Coronavirus Journal

I’ve decided to participate in the National Women’s History Museum’s project to document women’s daily experiences throughout the pandemic. If you are interested to participate, please feel free to sign up. My hope is that it will get me writing on a regular basis. Here’s the link. It’s been a rough year for most everyone, which is why maybe recording daily events may help me focus on what’s in front of me. In the last seven months alone, I have lost three dear friends to cancer and perhaps Covid-related stroke. And then there are the 400,000 people and more gone in the U.S. alone. Part of how I document these tragic times is by writing poetry. They are not as intentional as a journal may be, but words and images come in fragments like grief. They are embedded in the everyday, and they just want to come lose sometimes and present themselves in text. They may not have value beyond self-therapy or a need to release pain, but that is what a journal is, isn’t it? And if by chance someone reads them and connects with them, then that is a good thing. I think for many women for whom compartmentalization seems more of a challenge, getting through the monotony of lockdown activities is worth reflecting upon. Here are some poetic grieving in the last few weeks:

Ann (1/27/2021)
Grief in America can be put on hold
It is like waiting on the phone as elevator music plays in the background
Must clean kitchen
Must help with homework
Must grocery shop
Must make fun fifteenth birthday

Must schedule dental appointments, appliance repair, meetings with students
Must keep things from breaking
Must do this to keep from doing that which hurts

I can smell laundry soap on my shirt
Perhaps I have no covid
My car is buried in a blanket of virgin snow
My daughter just texted I love you, too
But your face hovers like a cloud

I’m having a hard time wanting to live with your dying
It doesn’t seem fair
That I should keep breathing
Keep appreciating the fine line of snow that makes this tree so beautiful
And now a pinging 26 days after you wrote 30
But how can I help celebrate your birthday now that you’re gone?
Fuck Facebook

Alex (1/02/2021)

It is 3:30 p.m. and the clock is heavy
The painted smile fades on the ceramic clown’s face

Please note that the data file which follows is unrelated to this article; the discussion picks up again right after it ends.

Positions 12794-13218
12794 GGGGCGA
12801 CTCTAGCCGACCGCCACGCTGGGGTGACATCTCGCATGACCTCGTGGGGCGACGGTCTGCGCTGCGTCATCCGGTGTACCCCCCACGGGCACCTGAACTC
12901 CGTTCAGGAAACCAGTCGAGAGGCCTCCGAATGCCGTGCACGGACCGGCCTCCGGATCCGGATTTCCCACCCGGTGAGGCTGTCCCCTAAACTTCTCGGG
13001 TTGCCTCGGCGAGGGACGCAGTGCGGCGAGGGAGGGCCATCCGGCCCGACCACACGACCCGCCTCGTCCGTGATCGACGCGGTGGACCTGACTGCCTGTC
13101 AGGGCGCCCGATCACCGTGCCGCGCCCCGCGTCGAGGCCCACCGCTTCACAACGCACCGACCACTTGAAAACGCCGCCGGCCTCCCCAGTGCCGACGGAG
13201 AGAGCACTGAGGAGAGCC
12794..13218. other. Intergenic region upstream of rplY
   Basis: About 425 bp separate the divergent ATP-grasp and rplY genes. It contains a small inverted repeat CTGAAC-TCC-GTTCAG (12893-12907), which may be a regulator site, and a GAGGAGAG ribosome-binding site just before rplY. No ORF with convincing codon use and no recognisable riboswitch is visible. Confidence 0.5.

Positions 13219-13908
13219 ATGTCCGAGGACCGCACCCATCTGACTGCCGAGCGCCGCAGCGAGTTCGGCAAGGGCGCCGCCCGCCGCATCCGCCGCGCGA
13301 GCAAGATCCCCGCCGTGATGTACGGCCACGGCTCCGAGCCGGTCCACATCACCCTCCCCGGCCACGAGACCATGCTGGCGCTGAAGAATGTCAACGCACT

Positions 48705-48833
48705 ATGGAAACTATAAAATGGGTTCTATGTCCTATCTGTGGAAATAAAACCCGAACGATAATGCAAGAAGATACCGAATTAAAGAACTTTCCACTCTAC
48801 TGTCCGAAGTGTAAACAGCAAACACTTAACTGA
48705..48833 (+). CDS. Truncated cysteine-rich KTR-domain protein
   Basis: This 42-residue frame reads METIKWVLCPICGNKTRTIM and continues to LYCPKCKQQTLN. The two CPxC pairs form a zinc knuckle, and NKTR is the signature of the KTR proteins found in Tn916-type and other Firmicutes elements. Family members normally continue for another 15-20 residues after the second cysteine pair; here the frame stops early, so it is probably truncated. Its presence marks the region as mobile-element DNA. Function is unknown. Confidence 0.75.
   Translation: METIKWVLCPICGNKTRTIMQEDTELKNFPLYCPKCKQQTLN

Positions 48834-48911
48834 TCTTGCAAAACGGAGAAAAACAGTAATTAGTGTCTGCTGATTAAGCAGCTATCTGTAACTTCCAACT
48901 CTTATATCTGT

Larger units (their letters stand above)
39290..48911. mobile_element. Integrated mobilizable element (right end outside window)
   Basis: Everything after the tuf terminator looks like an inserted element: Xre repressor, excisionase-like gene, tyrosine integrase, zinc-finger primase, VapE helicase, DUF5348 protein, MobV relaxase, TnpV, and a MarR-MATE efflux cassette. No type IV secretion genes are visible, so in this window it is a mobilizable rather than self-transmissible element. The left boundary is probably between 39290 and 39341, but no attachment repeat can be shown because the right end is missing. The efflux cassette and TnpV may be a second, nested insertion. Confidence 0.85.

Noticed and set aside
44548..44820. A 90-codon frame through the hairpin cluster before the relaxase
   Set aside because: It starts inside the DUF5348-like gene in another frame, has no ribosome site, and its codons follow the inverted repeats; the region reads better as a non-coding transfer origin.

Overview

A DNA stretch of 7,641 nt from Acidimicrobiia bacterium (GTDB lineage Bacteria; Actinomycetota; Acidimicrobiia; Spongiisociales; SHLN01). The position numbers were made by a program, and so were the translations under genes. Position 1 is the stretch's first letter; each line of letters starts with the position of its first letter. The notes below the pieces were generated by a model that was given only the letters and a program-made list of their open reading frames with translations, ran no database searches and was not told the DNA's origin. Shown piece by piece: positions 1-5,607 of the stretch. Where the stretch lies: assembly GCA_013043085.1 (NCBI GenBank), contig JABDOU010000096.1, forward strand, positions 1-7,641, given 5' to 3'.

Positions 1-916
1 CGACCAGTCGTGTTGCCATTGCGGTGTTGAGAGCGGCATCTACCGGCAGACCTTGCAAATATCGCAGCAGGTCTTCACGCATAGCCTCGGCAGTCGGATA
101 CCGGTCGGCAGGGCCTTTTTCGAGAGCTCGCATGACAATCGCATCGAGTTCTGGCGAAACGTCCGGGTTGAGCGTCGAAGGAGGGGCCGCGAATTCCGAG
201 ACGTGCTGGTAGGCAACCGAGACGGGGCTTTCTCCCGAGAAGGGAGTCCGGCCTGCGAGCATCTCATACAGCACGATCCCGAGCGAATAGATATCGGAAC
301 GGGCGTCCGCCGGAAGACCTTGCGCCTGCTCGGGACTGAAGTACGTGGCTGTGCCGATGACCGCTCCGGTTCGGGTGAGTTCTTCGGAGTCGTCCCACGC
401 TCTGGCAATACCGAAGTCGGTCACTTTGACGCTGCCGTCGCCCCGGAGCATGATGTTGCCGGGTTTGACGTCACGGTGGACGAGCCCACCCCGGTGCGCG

Snow covers this house that is not in Puerto Rico
A music box clown spins slowly as the music plays
Fur Elise, of course
A punk rocker’s secret delight
It is dressed in gold and black tiger print,
Same as the bathrobe you liked to lounge in
On your bed, your shirts lay spread as if for wearing
But you are already gone
You took your painted boyish smile with you
And left your candles burning
Your records playing
Your beer chilling in the fridge

The carpet trapped the dreams you whispered
I vacuumed the dust that muffled them and hope
Perhaps now the colors will be free.

About filinthegap

Lani T. Montreal is an educator, writer, performer, and community activist. Her writings have been published and produced in Canada, the U.S., the Philippines and in cyberspace. Among her plays are: Panther in the Sky, Gift of Tongue, Looking for Darna, Alien Citizen, Grandmother and I, and her most-toured comedy drama about gender and immigration, titled Sister OutLaw. She is the recipient of the 2015 3Arts Djerassi Residency Fellowship for Playwriting, 2008 3Arts Ragdale Residency Fellowship, the 2001 Samuel Ostrowsky Award for her memoir “Summer Rain,” and was finalist for the 1995 JVO Philippine Award for Excellence in Journalism for her environmental expose “Poison in the River.” Lani holds an MFA in Creative Writing from Roosevelt University. She teaches writing at Malcolm X College, one of the City Colleges of Chicago and writes a blog called “Fil-in-the-gap”. (filinthegap.com.) She lives (and loves) in Albany Park, Chicago with her multi-species, multi-cultural family.
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